(MobileReference e-book, originally published in 1890)
The Literary Omnivore reviewed this short novel by Conan Doyle recently, reminding me that I had never read it before – I seem to have managed almost all the short stories, but the longer ones, like A Study In Scarlet, aren’t in my collection. This may be because the longer stories are generally packaged up with some of the short stories, leading to overlap (though this may not be a bad thing).
So, The Sign of the Four begins in Baker Street as expected, with Watson presenting Holmes so bored with life that he is injecting himself with cocaine – and has been doing so three times a day with that or morphine. Watson feels impelled to remonstrate, though rather diffidently, since he regards his friend with rather too much respect (and perhaps, even awe) to mention something so personal. But Holmes doesn’t mind this, and their conversation passes into discussion of Holmes’ detective career, and Watson’s writing up of the Jefferson Hope case as A Study in Scarlet, which Holmes denigrates, saying that Watson has sensationalised the events (which does set the tone for all Watson’s subsequent literary endeavours and Holmes’ reception of them).
Rather irritated by this, and Holmes’ insistence that a good deal of information can be inferred even from ordinary objects or leavings, such as tobacco ash, Watson hands his friend a new watch that he has just had cleaned, and which Holmes examines closely. Although Watson at first thinks he has confounded Holmes, he is astonished by how easily his friend is able to deduce the character and habits of Watson’s brother, the previous owner of the watch. As Holmes explains his reasoning, an interruption occurs, and Miss Mary Morstan is shown in.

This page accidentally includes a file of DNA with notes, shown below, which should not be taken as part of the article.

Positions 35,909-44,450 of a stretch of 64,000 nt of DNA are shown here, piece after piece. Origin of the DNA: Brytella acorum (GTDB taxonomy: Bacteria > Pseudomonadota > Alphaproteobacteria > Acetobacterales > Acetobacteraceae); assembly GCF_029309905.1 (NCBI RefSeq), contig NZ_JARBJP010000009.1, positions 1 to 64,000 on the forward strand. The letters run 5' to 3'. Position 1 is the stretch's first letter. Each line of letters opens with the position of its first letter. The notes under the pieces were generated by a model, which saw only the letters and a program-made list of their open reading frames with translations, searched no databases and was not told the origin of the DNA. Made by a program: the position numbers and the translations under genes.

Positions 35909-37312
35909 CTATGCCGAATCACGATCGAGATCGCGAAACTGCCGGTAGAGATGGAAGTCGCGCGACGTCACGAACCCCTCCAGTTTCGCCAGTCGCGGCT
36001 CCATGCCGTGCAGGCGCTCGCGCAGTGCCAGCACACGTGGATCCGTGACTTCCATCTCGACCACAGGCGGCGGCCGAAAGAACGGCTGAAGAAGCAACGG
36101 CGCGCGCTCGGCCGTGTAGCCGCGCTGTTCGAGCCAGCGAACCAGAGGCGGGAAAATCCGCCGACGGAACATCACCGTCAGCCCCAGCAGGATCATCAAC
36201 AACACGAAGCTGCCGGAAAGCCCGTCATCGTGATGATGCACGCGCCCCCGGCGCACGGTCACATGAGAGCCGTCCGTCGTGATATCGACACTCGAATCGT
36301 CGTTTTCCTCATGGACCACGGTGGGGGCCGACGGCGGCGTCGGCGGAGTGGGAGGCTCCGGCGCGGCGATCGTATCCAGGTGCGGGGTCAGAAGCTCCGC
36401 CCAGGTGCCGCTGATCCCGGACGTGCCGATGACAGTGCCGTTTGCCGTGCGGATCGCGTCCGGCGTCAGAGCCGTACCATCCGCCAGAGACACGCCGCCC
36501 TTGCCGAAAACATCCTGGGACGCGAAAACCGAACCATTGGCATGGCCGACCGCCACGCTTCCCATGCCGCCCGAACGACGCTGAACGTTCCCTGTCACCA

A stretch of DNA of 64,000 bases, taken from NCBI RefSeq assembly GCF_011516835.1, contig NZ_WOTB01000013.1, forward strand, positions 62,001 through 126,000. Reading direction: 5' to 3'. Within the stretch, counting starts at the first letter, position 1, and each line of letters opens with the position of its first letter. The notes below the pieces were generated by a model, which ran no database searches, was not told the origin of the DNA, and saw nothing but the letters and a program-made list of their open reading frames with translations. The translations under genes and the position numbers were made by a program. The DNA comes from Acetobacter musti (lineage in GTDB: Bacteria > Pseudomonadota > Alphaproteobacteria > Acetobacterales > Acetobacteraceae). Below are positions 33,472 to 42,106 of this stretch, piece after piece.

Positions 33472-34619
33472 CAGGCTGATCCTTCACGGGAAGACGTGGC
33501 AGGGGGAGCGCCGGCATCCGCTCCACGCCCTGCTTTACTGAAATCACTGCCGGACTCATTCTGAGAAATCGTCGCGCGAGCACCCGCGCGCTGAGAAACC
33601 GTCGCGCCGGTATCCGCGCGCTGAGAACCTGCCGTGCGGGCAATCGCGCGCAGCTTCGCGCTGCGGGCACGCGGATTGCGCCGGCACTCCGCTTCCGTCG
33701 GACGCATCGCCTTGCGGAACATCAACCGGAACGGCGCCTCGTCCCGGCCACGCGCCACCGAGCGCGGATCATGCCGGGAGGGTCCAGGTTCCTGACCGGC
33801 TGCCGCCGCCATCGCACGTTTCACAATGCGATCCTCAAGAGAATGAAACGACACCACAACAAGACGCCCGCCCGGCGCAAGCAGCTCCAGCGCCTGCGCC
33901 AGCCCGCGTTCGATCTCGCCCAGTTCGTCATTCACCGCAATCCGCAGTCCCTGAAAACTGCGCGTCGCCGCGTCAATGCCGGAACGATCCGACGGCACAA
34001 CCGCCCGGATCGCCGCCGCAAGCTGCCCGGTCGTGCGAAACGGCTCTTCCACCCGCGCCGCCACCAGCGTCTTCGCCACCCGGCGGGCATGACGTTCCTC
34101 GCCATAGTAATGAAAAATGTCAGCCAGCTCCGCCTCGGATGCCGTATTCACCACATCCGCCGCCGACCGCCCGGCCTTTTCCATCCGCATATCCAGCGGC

Miss Morstan evidently strikes Watson favourably as soon as she enters the room:
In an experience of women which extends over many nations and three separate continents, I have never looked upon a face which gave a clearer promise of a refined and sensitive nature…
Miss Morstan retells a story which began some years before, in 1878, when her father – an army officer stationed in India – came home for leave, and let her know he had arrived in London. Mis Morstan, then living in Edinburgh, travelled down to London to meet him, but he was nowhere to be found – and never has been seen or heard of since then, though almost ten years have passed. But this is not the strangest part of the story: for the last six years, Miss Morstan has received, anonymously by post, a single beautiful pearl, and just that morning has received a letter asking her to be outside the Lyceum Theatre that evening, and stating that she is “a wronged woman, and shall have justice.”
Holmes and Watson accompany Miss Morstan to the theatre as suggested, and they are taken out to the suburbs to a small terraced house where they meet Mr Thaddeus Sholto, son of one of Captain Morstan’s closest friends. He reveals that he and his twin brother Bartholomew have a large treasure from their father which was meant to be shared with Morstan, and that he considers Miss Morstand has a right to a fair share. Thus, he and his visitors travel that evenining to Norwood, where Bartholomew lives in his father’s old house, Pondicherry Lodge. However, when they arrive they find Bartholomew dead, killed by a poisoned dart, the treasure gone, and a mysterious note saying “The Sign of the Four.”